Riyaz Ul Khaliq
KL NEWS NETWORK
In the second and concluding session of First Srinagar Media Summit, panelists said that the Indian media needs to recognise the “basic reality of Kashmir”. They said that by understanding the “perspective of Kashmir”, the Indian media “will help its state in strengthening its nationalism”.
Participating in the discussion titled – Media & Idea of Nationalism – senior columnist Z G Muhammad said, “the way Indian media, electronic media particularly, covers Kashmir is not good for Indian nationalism itself.” “They need to accept that Kashmir is a disputed territory and if they accept it, many problems will themselves get resolved.”
While describing how New Delhi based media reports Kashmir, Z G Muhammad said, “Indian media needs to work on poverty alleviation of India; they need to ask questions over money spent on defence establishment of India and how that money can be used to alleviate poverty across mainland India.”
He maintained that the Indian press played ‘bad role’ at every point when ‘issues were about to get resolved’. “Former PM JL Nehru was also in favour of Kashmir resolution but the then media also played spoil spot; it is Indian media which actually started Ek Pradhan, Ek Vidhan and Ek Nishan issue,” he added.
He asserted that the Indian media has actually worked ‘against Indian nationalism’. “Nationalism has to be dare to oneself but the way mainstream Indian media is working it is only hurting interests of Indian nationalism.”
Seconding Z G Muhammad, journalist Gowhar Geelani said that anyone who intends to give media coverage to Kashmir needs to interpret Kashmir in its historic facts. “Kashmiris have their legitimate political will which needs to be accepted and then media personnel need to understand that,” he said.
While narrating the electronic media coverage of tourism sector of Kashmir, Gowhar said, “New Delhi based TV screens play Shikarawalas saying that they want huge number of tourists visiting Kashmir but misrepresent it as surrender of their political aspirations which is not correct,” he said. “Mere desiring good tourist season doesn’t mean that we have surrendered our political will.”
Gowhar further said that some journalists ‘sermonise Kashmiris to move on’. “There is an attempt by Indian media to criminalise the dominant political view of Kashmir,” he said.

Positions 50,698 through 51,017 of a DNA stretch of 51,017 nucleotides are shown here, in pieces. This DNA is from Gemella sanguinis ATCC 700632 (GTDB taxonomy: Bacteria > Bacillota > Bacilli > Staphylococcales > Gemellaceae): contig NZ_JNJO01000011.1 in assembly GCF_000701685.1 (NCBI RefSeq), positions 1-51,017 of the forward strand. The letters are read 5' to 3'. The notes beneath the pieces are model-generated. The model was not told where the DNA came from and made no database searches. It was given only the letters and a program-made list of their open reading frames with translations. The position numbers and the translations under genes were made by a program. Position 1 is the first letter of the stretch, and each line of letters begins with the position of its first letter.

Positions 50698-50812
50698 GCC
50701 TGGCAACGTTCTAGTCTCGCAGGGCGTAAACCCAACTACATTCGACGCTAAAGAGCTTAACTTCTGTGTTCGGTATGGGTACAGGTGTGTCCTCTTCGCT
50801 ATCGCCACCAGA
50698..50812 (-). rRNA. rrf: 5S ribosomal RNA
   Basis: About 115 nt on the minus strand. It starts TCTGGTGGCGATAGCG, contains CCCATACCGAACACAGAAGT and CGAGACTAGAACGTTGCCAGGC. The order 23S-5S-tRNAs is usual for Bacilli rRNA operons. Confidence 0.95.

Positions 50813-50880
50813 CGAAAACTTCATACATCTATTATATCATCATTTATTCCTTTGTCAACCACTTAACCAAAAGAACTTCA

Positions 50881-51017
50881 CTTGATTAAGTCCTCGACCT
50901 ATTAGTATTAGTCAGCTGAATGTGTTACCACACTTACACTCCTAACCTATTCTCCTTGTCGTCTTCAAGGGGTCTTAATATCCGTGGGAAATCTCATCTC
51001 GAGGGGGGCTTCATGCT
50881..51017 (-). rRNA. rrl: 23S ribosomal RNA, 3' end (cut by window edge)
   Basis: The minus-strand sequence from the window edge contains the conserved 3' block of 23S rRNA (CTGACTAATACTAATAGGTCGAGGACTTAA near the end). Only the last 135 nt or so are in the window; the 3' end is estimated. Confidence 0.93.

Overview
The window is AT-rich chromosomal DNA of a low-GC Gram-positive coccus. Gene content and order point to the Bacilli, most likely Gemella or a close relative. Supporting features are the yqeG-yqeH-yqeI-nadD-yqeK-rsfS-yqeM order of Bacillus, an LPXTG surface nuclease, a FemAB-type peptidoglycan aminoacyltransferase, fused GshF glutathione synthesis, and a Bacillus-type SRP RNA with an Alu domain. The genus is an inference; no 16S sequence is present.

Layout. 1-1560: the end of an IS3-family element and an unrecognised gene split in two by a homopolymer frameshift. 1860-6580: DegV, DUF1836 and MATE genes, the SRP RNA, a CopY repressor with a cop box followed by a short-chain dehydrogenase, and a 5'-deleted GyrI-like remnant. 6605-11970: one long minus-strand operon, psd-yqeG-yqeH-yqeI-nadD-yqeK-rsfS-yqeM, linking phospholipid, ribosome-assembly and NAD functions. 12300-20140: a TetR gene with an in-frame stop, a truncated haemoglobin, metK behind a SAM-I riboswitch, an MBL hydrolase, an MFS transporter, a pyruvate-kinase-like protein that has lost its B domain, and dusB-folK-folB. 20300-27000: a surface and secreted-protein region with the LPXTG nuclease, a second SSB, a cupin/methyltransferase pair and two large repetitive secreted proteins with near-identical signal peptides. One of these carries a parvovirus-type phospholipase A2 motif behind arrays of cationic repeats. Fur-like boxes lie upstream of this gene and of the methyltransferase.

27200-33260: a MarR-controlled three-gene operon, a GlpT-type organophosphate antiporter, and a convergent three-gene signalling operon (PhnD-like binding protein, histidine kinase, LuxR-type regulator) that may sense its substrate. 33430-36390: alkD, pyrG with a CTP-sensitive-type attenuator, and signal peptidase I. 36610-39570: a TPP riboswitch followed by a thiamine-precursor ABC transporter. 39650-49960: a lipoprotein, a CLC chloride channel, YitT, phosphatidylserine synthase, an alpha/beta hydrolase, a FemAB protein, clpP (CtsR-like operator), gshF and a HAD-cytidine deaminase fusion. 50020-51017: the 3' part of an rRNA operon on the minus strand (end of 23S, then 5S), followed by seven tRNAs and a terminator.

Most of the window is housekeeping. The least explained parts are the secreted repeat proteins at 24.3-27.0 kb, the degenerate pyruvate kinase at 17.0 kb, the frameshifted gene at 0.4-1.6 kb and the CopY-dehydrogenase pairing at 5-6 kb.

Further, Gowhar also ridiculed those who, he said, claim that youth of Kashmir have now “moved on” as they are “audience to romantic numbers”. “Our youth listen to Ghazals and use all other gadgets and wear modern suits but does that mean they have surrendered their political will?” he asked. “You can’t criminalise their political will,” he added.
Senior journalist, Inayat Jahangir, suggested the panelists that a committee should be framed which will do a comparative study of coverage given to post 2008 Kashmir developments by Kashmir media and New Delhi based media, respectively.
Civil Society activist and industrialist, Shakeel Qalandar while referring to media coverage given by mainstream Indian media to Kashmir, said, “the Indian media has divided Kashmiris between Muslims and Pandits,” “We are one; we have one history and one culture and the New Delhi based media has been trying to divide us which is ridiculous and unworthy.”
Giving her concluding remarks, academic and social activist, Prof Madhu Kishwar said that it has been “generosity of Indian state that it gives chance to Kashmiris to put forth their view point”. “Where does it happen? It is greatness of Indian state that media gives coverage to Kashmir and listens to its people,” she said. “Give me a single evidence in erstwhile Communist West Bengal where huge human rights violations took place but nothing was reported; long reports have been published on Kashmir and violations that have happened here.”
She further said, “the atmosphere which has been created in Valley due to gun culture will harm Kashmiris; if people don’t look at intolerance and radicalisation, it will be dangerous to Kashmiris.”